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Andy Fucking Hardy.

Andy Fucking Hardy.

As a child, I hated Mickey Rooney. His Andy Hardy films frequently turned up on the two cable stations that my family got during competing Saturday afternoon movie marathons, which caused me no end of bitter frustration as I wanted Ma and Pa Kettle every week without fail. I’d take Abbott and Read the rest of this entry »

Frank Langella used his eyes, tousled hair, and a turtleneck to seduce you with ease. His youthful seduction has been exchanged for an aged gravitas. He’d rather not have to look at the gradual transformation.

Frank Langella recently said in an interview on NPR that he doesn’t like to look at his movies. He made the analogy of going up into an attic and paging through photo albums, which forces you to look at your own aging over the years – and, as I extrapolate – the loss of the past, which is now contained only in a fragile image and perhaps an even more fragile memory.

For me, I don’t have to page through photo albums. Just watching old films, especially ones from childhood, sometimes brings me an acute sense of time passage and loss. Since I associate movies, TV, and music with specific periods of my life, I am often Read the rest of this entry »

I had always held out hope that the great triumvirate of Hal David, Burt Bacharach, and Dionne Warwick would reunite for one last great project, a classic album that would put a final stamp on their 1960s-early 70s run as the best long-term teaming of lyricist, composer, and singer in pop music.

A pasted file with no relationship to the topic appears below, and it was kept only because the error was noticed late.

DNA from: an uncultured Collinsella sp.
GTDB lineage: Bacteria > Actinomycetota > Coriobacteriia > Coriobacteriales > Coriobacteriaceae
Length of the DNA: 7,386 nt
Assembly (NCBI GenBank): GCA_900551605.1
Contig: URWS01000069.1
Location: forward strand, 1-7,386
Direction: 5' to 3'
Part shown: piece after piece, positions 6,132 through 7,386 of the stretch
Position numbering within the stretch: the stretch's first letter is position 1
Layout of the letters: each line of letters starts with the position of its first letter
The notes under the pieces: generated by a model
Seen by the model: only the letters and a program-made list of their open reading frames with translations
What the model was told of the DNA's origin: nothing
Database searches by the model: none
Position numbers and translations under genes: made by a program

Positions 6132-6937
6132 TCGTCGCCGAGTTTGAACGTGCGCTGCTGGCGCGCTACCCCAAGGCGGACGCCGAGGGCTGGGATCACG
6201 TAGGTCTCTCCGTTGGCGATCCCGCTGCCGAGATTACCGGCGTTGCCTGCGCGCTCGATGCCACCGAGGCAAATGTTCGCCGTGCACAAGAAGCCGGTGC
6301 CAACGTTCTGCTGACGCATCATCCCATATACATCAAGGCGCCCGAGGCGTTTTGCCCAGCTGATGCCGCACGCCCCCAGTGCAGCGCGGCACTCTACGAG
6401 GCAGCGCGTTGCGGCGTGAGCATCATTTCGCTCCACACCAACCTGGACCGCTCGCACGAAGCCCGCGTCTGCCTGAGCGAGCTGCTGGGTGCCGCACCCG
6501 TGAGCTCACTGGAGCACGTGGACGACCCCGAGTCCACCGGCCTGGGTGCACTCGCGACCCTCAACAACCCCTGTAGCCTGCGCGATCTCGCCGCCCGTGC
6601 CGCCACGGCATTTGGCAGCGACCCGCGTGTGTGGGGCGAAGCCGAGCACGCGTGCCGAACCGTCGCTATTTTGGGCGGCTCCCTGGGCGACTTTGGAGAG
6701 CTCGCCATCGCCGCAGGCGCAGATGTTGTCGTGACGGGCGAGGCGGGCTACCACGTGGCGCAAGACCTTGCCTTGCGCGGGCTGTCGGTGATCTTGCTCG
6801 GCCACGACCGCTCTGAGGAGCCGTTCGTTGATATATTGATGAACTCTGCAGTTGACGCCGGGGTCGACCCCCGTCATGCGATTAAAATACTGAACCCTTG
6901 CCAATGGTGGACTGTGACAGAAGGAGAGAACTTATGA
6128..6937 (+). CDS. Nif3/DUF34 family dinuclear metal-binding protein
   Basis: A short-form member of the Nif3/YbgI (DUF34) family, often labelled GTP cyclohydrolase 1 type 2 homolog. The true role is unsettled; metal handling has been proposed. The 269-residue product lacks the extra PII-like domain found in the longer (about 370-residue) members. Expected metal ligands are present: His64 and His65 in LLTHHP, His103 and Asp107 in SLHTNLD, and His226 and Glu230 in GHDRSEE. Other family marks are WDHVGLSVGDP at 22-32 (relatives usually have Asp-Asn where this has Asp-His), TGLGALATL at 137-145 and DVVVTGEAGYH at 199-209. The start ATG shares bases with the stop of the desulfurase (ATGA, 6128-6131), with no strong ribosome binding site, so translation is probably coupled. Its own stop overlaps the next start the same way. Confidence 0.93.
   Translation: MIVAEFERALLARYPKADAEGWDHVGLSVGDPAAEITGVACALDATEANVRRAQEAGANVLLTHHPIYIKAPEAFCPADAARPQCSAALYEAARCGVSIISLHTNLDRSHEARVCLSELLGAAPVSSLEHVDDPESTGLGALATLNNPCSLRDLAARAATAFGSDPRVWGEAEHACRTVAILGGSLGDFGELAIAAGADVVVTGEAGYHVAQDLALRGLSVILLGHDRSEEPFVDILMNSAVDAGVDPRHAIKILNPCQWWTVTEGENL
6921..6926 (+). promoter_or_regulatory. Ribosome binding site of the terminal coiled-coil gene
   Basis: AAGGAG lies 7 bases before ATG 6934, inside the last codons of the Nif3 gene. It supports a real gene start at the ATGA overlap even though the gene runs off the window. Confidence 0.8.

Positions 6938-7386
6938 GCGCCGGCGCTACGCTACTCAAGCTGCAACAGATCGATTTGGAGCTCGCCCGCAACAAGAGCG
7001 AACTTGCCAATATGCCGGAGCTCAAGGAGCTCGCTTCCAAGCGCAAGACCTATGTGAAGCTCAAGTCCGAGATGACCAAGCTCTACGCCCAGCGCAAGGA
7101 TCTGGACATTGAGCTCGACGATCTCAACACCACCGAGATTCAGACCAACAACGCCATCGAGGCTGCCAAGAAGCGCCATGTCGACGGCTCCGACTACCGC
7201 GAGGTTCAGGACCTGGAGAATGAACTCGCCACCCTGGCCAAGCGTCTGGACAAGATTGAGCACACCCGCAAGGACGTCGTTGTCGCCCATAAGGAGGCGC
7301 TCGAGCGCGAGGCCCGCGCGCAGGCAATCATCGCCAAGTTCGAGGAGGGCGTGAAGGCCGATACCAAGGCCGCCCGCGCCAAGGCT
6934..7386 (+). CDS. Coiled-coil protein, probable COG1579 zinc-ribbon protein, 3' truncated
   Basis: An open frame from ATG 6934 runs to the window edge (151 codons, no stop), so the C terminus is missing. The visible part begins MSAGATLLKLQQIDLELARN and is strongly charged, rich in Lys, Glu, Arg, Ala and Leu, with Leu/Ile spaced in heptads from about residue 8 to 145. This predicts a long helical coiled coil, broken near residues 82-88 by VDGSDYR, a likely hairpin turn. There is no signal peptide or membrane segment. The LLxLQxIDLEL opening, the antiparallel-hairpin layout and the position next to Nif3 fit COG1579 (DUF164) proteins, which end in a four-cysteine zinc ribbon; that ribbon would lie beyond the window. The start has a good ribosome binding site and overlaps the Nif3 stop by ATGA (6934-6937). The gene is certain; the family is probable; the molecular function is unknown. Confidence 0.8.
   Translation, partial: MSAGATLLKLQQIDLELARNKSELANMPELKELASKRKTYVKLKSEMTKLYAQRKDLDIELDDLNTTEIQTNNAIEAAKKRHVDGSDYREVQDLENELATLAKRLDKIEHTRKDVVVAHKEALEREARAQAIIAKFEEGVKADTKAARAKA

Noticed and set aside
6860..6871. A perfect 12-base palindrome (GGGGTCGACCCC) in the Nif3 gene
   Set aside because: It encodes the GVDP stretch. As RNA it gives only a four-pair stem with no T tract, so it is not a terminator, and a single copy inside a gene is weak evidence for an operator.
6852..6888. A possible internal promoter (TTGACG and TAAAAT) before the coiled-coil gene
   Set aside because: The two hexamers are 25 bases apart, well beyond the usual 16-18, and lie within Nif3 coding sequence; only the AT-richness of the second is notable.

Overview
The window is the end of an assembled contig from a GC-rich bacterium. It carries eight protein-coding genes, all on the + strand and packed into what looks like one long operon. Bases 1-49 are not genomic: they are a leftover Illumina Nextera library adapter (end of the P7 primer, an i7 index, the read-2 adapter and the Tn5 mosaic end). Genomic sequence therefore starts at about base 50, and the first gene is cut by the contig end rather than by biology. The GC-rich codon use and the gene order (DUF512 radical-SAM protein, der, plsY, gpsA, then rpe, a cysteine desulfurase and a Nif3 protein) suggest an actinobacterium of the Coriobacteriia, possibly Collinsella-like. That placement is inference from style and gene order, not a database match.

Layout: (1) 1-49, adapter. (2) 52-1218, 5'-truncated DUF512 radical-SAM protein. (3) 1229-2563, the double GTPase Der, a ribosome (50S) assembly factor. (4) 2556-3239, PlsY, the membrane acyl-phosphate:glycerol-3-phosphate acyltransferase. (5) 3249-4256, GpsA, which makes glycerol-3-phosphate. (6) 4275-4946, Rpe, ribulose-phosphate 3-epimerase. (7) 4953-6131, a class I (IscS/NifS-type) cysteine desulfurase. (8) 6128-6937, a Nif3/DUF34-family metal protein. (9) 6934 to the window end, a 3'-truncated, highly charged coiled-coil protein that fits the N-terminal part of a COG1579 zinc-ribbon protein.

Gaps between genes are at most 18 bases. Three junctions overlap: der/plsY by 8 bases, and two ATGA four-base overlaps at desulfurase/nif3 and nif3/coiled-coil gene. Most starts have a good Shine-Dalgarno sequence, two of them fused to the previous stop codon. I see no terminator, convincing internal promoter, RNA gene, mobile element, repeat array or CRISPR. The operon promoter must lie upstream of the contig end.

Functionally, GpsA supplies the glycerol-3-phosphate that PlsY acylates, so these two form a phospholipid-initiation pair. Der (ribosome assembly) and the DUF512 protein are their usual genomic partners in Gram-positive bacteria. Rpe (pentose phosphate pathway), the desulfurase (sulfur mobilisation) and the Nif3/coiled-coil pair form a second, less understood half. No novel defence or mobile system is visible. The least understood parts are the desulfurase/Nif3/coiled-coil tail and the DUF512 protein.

Hal David made some appearances in the last decade with former songwriting partner Burt Bacharach and their most enduring interpreter, Dionne Warwick. Here is the trio in 2002. I wish they’d headed to the studio for a new album after the shot. Rick Rubin could have given it a go as producer. 

Not to be. Lyricist Hal David died on the first day of this September at the age of 91.

He’ll be forever remembered for a slew songs made classic by Warwick, but also by Dusty Springfield, The Carpenters, Tom Jones, The Fifth Dimension, and many others.

Though I cop to leaning toward the morose and maudlin in my musical tastes, fed largely by melancholy French chanson, wrenching rancheras, hard-luck country & western, and gloomy American pop standards, sometimes even I need a pick-me-up.

One of the first songs that I can remember from my childhood is Raindrops Keep Fallin’ on My Head. A small child easily Read the rest of this entry »

Marvin Hamlisch: the man who made you understand what it means to fuck James Bond. Carole Bayer Sager and Carly Simon helped.

Yes, I know he wrote The Way We Were, The Entertainer from The Sting, and A Chorus Line, which, on a side note, I saw on Broadway starring Saved by the Bell‘s Mario Lopez. But Marvin Hamlisch solidified his status forever with me by writing Nobody Does It Better, the theme song from the 1977 James Bond film, The Spy Who Loved Me, with then- Read the rest of this entry »